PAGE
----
In this week’s edition of Extreme Exposure, a weekly column covering the best news and photography from the world of action and outdoor sports, Triple Crown success does not guarantee pro tour prowess in surfing, mountain biker Steve Peat announces his retirement and more.
The Quest to Be the Best
The first event of the Triple Crown is in the books and for now, a relative “dark horse,” as he’s being tagged by surf media, is leading the points series of Hawaii’s most iconic event (the Sunset Pro gets started this week and the Triple Crown wraps with the Pipe Pro in December). Australia’s Wade Carmichael matched classic power surfing with Haleiwa’s shredable walls, outlasting new schooler Filipe Toledo (No. 2), fellow power surfer Ezekiel Lau (No. 3) and last year’s Hawaiian Pro winner Dusty Payne.
The win catapulted Carmichael from No. 59 to No. 13 in the Qualifying Series Rankings and he can make the 2016 World Tour if he continues his streak. “I don’t even know what to say. I feel like with this win, I’ll get a little roll with Sunset,” he said of his win after a rough year of results.
The Top 22 finishers on the Championship Tour qualify for 2016 as well as the Top 10 from the QS. Many top pros already on tour will attend QS events to insure their requalification if they find themselves on the bubble.
While Carmichael may be in position to qualify for the Championship Tour, Triple Crown success doesn’t always equate to success at the top of the professional ranks. Payne, who finished strong at the Triple Crown last year after his win at Haleiwa, is fighting to requalify for the World Tour and sits at No. 35 in the 2015 ratings (his finish at the Hawaiian Pro definitely helped). John John Florence, who won the Triple Crown in 2011 and 2013, won the Quiksilver Pro France in 2014 but struggled with injury in 2015. And 2012-winner Sebastian Zeitz has yet to win on tour and is currently ranked No. 24.
Bikes over Baghdad
Since 2009, a group of BMX riders have regularly visited troops stationed in the Middle East, entertaining at bases across the region. Bikes Over Baghdad was formed by brothers Christian and Zach Schauf as well Nate Wessel, a renowned craftsman who builds ramps for all types of action sports events like X Games and the Nitro Circus. Christian Schauf directed a documentary about the group in 2013.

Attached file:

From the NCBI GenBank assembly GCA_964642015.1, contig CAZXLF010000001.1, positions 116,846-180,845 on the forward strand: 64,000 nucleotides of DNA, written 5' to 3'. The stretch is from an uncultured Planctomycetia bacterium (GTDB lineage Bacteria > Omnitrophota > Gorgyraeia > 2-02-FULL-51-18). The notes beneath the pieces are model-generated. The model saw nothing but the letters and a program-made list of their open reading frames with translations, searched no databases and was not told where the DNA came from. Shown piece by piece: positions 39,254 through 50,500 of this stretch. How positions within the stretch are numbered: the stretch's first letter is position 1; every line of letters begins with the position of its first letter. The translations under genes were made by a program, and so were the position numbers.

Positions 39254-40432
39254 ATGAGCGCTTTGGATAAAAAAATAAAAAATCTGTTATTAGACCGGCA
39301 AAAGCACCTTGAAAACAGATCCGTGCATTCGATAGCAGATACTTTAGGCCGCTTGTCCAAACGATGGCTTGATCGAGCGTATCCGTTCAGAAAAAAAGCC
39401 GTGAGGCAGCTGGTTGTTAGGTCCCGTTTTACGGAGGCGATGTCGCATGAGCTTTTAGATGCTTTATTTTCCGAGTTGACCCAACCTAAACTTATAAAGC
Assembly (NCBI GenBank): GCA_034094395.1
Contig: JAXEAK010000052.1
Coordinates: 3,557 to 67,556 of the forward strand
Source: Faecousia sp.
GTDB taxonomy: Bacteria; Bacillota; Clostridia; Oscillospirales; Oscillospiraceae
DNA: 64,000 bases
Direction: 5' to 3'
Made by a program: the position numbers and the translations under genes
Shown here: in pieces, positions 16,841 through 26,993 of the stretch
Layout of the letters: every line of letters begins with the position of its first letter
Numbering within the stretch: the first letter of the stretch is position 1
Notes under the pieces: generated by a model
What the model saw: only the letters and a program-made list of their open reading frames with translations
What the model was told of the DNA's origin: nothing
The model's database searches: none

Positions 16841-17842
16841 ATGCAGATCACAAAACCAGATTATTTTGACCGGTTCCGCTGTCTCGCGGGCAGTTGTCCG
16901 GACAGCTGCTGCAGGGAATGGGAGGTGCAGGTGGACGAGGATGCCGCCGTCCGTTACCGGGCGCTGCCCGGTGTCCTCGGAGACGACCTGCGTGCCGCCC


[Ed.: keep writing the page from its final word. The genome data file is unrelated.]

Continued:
Here, Anthony Napolitan sends it during a show this week at Camp Arifjan in Kuwait:
A Sweet Way to Say Goodbye
Steve Peat is one of the winningest downhill mountain bike riders of all time. An absolute icon in the sport. And he recently announced his retirement in the most classy way possible: with a video of him shredding in Norway (see a snippet, below and the full video here.)
Peat, 41, a native of Sheffield, England, has helped define the sport of downhill for the past two decades, winning the World Cup three times, Portugal’s ruggedly famous Lizboa Downhill eight times and a World Championship in 2009. He has 17 World Cup wins.
“Competing at the highest level has given me everything,” said the father of two. “But it also takes everything. My priorities may change but the fun and adventure that two wheels gives me will continue forever.”
And the winner Is…
Ski towns are generally tight knit communities, always ready to come together to support their own. Even if “their own,” is a public restroom. Earlier this month, townspeople from Minturn, Colo.—a small village between Vail and Beaver Creek—rocked the vote in Cintra’s “America’s Best Restroom Award” (yes, that’s seriously a thing).
The public outhouses, constructed by the city of Minturn, are works of art with wood walls designed to look like mine entrances, a nod to the town’s mining history. The city went all out, creating a public Facebook page and printing posters to encourage locals to vote in the contest. “Usually we’re just little Minturn near Beaver Creek,” Town Planning Director Janet Hawkinson told the Denver Post. “But we’re trying to build bigger interest.”
Behold, the power of the loo as a promotional device.